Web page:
Project description:To report a complication of retained silicone tip from a diamond-dusted membrane scraper (DDMS) that occurred while using a valved cannula vitrectomy system.Retrospective review of three cases that underwent 23 gauge (G) sutureless vitrectomy for idiopathic macular hole (cases 1 and 2) and myopic macular schisis (case 3).In all three cases following a standard vitrectomy, the internal limiting membrane (ILM) peeling was initiated by using a 23G DDMS. During the insertion of the DDMS, the flexible silicone tip of the 23G DDMS was detached from the metal shaft and was retained in the 23G valve system and in case 3, the silicone tip got dislodged from the valve onto the retina. Subsequent ILM peeling was completed by using an end-gripping forceps. All underwent intravitreal gas injection at the end. No other complications were noted.These three cases demonstrate an uncommon complication of retained silicone tip within the valved cannula vitrectomy system and this complication should be considered while using flexible instruments in valved cannula systems.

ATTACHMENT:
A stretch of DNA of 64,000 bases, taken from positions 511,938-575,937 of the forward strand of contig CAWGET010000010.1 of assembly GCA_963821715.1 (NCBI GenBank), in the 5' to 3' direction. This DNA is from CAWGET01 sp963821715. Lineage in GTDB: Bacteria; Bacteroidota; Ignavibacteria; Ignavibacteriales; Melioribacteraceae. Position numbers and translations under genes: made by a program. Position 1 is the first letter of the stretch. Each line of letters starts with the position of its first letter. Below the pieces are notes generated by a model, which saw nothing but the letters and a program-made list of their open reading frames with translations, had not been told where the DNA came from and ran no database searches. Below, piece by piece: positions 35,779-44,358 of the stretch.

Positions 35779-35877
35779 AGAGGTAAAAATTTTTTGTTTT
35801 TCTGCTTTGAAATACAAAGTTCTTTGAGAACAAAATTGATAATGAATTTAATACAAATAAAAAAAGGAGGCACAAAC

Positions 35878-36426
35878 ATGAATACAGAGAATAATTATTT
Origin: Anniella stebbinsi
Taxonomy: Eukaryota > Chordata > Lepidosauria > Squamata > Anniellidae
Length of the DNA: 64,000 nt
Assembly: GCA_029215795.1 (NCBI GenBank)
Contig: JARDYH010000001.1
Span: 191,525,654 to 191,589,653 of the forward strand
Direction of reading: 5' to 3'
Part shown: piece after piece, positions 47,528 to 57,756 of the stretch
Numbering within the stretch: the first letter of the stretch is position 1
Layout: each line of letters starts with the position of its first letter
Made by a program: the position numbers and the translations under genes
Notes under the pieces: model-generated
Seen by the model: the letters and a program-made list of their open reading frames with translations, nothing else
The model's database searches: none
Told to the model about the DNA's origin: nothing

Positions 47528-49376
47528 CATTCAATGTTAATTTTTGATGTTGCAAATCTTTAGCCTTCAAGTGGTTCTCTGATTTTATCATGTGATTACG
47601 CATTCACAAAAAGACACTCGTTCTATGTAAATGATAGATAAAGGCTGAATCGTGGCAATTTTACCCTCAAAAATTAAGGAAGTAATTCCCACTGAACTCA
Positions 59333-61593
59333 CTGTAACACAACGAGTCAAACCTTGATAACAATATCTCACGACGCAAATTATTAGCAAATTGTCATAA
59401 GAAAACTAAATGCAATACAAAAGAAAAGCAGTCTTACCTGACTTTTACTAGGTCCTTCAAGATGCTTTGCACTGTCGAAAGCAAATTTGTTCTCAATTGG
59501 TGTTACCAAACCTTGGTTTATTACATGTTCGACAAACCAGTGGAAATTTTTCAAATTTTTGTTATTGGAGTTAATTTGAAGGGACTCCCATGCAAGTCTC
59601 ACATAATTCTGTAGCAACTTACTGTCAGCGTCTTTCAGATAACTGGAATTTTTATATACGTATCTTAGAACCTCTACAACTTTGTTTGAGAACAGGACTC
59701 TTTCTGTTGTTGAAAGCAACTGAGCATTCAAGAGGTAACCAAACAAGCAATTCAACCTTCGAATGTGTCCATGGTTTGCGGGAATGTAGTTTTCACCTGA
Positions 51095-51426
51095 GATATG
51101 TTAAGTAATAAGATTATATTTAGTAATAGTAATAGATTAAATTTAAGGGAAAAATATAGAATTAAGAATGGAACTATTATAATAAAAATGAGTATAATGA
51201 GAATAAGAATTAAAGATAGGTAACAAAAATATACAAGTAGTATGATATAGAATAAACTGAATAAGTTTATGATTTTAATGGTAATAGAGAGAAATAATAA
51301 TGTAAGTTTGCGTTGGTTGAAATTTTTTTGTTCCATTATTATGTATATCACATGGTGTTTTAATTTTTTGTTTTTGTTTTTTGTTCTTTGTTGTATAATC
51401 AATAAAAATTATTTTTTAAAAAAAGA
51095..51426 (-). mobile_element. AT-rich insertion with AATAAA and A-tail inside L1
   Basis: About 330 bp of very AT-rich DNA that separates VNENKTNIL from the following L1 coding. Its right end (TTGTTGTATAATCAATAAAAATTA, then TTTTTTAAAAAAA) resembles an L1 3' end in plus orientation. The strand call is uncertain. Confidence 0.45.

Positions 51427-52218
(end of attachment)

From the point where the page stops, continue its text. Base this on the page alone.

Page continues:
Project description:PURPOSE:To evaluate the effect of vitrectomy with inverted internal limiting membrane (ILM) flap for the treatment of macular hole retinal detachment (MHRD) in high myopia compared with that of ILM peeling. METHODS:PubMed, EMBASE, Web of Science, MEDLINE, Ovid, Wan Fang and CNKI were systematically reviewed. The primary outcome parameters were the MH closure rate, retinal reattachment rate and postoperative BCVA. Secondary outcome parameters, included intraoperative or postoperative complications. RESULTS:Seven retrospective comparative studies including 228 eyes were selected. No significant difference was detected in either postoperative BCVA (MD -0.07; 95% CI: -0.17 to 0.03; p?=?0.16) or the improvement in postoperative BCVA (MD -0.17; 95% CI: -0.50 to 0.16; p?=?0.32) between the ILM flap group and ILM peeling group. The retinal reattachment rate using inverted ILM flap was not significantly different from that using ILM peeling (odds ratio (OR) 2.24; 95% CI: 0.75-6.73; p?=?0.15). The MH closure rate was higher with inverted ILM flap than with ILM peeling (OR 11.86; 95% CI: 5.65 to 24.92; p?<?0.00001). There was no significant difference in intraoperative or postoperative complications, including concomitant cataract rate (OR 1.22; 95% CI: 0.42-3.58; p?=?0.71). CONCLUSION:The inverted ILM flap technique could contribute to a higher MH closure rate than ILM peeling, but visual improvement was similar. Both surgical methods could obtain a high-retinal reattachment rate with fewer intraoperative and postoperative complications.